Heart failure is worsened by stress and anger
A new study from Yale University suggests that stress and anger can worsen cardiovascular disease. Patients with heart failure were found to experience life-threatening symptoms shortly after dealing with negative emotions.
“Factors such as mental stress and anger often go unrecognized and are under-addressed,” said study senior author Matthew Burg.
“This study contributes to the extensive literature showing that stress and anger affect clinical outcomes for patients with heart disease, adding chronic heart failure to the list that includes ischemic heart disease (narrowed arteries) and arrhythmic disease.”
Heart failure is a condition in which the heart is damaged or weakened. The disease can cause the heart muscle to pump out less blood than usual, which is known as a reduced ejection fraction.
The researchers evaluated the effects of stress and anger on diastolic function among patients who had heart failure with reduced ejection fraction.
Diastolic function refers to the heart’s capacity to relax and refill between muscle contractions, and is an indicator of mortality risk.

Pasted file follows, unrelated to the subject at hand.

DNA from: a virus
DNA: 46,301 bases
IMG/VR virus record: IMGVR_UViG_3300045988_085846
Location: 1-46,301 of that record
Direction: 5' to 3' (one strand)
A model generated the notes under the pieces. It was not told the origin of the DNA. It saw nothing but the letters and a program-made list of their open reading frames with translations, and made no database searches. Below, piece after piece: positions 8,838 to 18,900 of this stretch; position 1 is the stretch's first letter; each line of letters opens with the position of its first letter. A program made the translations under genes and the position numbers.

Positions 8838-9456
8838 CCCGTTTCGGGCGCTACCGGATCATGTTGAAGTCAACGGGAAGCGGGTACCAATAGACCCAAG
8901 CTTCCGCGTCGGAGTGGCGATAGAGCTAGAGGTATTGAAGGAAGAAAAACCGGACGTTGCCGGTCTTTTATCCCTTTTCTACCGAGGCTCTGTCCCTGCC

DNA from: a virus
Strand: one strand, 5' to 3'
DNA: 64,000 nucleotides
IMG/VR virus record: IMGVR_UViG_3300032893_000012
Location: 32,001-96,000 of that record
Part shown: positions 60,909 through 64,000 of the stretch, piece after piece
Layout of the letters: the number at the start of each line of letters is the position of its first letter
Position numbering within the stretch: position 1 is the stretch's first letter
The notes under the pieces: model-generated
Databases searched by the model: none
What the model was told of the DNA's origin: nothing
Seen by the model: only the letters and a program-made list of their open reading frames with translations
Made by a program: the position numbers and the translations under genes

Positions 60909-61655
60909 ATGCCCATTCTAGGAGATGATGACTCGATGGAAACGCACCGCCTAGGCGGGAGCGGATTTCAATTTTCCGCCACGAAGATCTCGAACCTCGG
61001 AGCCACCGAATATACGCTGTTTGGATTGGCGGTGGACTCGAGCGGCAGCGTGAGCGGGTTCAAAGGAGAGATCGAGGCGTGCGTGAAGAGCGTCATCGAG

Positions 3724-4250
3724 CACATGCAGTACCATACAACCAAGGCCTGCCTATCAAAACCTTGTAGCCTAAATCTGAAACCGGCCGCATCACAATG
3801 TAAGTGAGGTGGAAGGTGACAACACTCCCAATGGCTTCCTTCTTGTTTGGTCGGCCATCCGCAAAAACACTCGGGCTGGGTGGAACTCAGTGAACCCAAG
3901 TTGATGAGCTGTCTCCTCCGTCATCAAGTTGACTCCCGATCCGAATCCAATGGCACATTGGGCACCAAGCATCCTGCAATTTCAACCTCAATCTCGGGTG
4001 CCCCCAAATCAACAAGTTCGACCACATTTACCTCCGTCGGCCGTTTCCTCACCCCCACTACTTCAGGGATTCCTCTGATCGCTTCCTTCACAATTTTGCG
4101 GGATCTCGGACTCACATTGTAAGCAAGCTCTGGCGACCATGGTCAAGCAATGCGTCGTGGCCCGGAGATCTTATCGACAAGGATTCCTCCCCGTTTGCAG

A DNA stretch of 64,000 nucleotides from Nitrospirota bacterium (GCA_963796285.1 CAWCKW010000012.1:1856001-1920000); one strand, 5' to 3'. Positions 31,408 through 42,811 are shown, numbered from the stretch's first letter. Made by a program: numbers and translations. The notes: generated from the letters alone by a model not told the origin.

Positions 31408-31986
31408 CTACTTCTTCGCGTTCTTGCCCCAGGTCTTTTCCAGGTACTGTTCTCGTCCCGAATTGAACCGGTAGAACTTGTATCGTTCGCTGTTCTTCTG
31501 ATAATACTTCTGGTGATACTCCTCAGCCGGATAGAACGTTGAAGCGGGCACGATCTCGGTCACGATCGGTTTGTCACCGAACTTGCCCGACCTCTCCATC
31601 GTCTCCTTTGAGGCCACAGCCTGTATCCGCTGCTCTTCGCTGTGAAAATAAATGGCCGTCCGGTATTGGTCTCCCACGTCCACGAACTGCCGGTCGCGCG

For one week, the study participants reported daily on their experiences of stress and anger during the previous 24 hours. Next, the individuals completed a standardized “mental stress” assessment during which they solved challenging math problems and described a recent stressful experience. Echocardiograms were used to measure diastolic function during the stress task and also while the individuals were at rest.
According to the researchers, patients who reported experiencing anger in the week prior to the lab testing exhibited worse baseline resting diastolic pressure.
Stress-provoked changes in diastolic function, including decreased early relaxation and increased diastolic pressure, were observed in most patients.
“Mental stress is common in patients with heart failure due in part to the complexities of disease self-management, progressively worsening functional limitations, and frequent symptom exacerbations and hospitalizations,” said study lead author Kristie Harris, who is a postdoctoral associate in Cardiovascular Medicine at Yale.
“We have evidence that patients who experience chronically elevated levels of stress experience a more burdensome disease course with diminished quality of life and increased risk for adverse events.”
“Clarifying the relevant behavioral and physiological pathways is especially important in the era of COVID-19 when the typical stressors of heart failure may be further compounded by pandemic-related stressors.”
According to Burg, stress management and related techniques have been shown to reduce risk for adverse events among patients with ischemic heart disease. However, he said that further research is needed to identify factors that increase vulnerability to the effects of stress in heart failure, and to determine whether stress management may improve health outcomes.
The study is published in the Journal of Cardiac Failure.